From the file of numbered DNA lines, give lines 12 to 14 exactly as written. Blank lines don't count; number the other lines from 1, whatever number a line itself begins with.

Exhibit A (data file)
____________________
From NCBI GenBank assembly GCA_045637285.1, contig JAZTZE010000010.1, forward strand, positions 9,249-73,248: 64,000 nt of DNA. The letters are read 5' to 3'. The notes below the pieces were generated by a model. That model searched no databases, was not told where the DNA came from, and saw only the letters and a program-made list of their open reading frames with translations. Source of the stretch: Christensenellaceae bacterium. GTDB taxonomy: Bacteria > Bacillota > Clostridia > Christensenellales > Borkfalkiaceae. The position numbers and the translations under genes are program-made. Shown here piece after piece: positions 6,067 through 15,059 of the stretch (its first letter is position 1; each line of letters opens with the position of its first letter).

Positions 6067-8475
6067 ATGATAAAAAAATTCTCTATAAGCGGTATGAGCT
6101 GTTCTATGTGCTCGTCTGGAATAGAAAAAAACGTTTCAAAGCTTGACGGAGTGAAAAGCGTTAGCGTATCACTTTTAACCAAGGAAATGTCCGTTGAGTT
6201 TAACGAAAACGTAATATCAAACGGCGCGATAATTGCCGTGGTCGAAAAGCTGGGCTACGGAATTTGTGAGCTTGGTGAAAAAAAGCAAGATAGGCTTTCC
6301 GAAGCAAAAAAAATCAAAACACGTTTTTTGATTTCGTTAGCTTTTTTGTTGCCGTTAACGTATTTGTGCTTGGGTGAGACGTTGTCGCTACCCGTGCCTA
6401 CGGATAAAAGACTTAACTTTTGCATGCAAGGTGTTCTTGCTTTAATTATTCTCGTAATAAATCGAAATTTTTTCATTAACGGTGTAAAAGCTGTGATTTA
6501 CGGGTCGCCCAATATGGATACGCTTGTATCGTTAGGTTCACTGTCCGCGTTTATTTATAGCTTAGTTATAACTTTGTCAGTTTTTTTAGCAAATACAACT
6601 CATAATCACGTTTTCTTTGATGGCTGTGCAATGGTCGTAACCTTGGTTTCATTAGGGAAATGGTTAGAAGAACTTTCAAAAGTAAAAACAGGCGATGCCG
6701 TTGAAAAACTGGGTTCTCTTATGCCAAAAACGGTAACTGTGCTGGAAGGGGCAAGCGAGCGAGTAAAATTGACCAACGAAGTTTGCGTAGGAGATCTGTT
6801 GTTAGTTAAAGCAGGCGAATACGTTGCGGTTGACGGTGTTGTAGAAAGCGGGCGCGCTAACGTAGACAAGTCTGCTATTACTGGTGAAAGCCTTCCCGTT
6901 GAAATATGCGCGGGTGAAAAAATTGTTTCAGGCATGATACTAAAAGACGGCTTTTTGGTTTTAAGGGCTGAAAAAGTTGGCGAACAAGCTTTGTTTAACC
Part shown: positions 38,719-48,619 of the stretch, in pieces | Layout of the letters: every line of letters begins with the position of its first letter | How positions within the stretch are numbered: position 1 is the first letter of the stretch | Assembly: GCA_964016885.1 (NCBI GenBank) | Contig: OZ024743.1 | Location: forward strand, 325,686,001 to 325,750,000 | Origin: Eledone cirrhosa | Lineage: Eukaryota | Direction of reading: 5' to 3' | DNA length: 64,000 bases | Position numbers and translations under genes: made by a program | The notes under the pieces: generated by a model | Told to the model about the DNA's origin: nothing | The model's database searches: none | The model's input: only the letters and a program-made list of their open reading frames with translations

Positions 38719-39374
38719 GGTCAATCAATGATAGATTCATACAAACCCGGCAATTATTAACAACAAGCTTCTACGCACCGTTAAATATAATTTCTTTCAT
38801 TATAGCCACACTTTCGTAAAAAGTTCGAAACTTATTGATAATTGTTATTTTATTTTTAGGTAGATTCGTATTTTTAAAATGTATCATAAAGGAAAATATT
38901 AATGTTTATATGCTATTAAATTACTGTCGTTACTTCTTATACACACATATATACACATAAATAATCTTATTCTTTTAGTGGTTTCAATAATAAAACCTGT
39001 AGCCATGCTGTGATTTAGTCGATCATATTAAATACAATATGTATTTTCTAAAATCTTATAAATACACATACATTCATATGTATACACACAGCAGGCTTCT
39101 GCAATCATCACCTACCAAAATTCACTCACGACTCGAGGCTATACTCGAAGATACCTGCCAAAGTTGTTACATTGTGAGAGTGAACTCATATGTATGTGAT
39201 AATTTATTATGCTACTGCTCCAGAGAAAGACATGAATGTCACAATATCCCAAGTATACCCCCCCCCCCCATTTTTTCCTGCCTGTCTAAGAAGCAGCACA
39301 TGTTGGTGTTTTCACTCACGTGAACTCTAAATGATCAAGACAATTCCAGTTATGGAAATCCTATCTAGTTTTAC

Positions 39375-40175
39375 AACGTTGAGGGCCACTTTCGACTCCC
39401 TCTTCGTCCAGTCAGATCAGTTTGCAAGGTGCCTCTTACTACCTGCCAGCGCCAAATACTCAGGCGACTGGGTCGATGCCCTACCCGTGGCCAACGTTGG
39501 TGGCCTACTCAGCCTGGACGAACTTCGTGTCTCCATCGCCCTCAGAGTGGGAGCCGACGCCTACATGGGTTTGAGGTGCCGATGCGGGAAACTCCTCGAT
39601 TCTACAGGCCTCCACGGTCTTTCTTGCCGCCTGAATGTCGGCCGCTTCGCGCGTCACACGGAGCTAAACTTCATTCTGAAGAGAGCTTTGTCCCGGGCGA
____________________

6901 GAAATATGCGCGGGTGAAAAAATTGTTTCAGGCATGATACTAAAAGACGGCTTTTTGGTTTTAAGGGCTGAAAAAGTTGGCGAACAAGCTTTGTTTAACC
Part shown: positions 38,719-48,619 of the stretch, in pieces | Layout of the letters: every line of letters begins with the position of its first letter | How positions within the stretch are numbered: position 1 is the first letter of the stretch | Assembly: GCA_964016885.1 (NCBI GenBank) | Contig: OZ024743.1 | Location: forward strand, 325,686,001 to 325,750,000 | Origin: Eledone cirrhosa | Lineage: Eukaryota | Direction of reading: 5' to 3' | DNA length: 64,000 bases | Position numbers and translations under genes: made by a program | The notes under the pieces: generated by a model | Told to the model about the DNA's origin: nothing | The model's database searches: none | The model's input: only the letters and a program-made list of their open reading frames with translations

Positions 38719-39374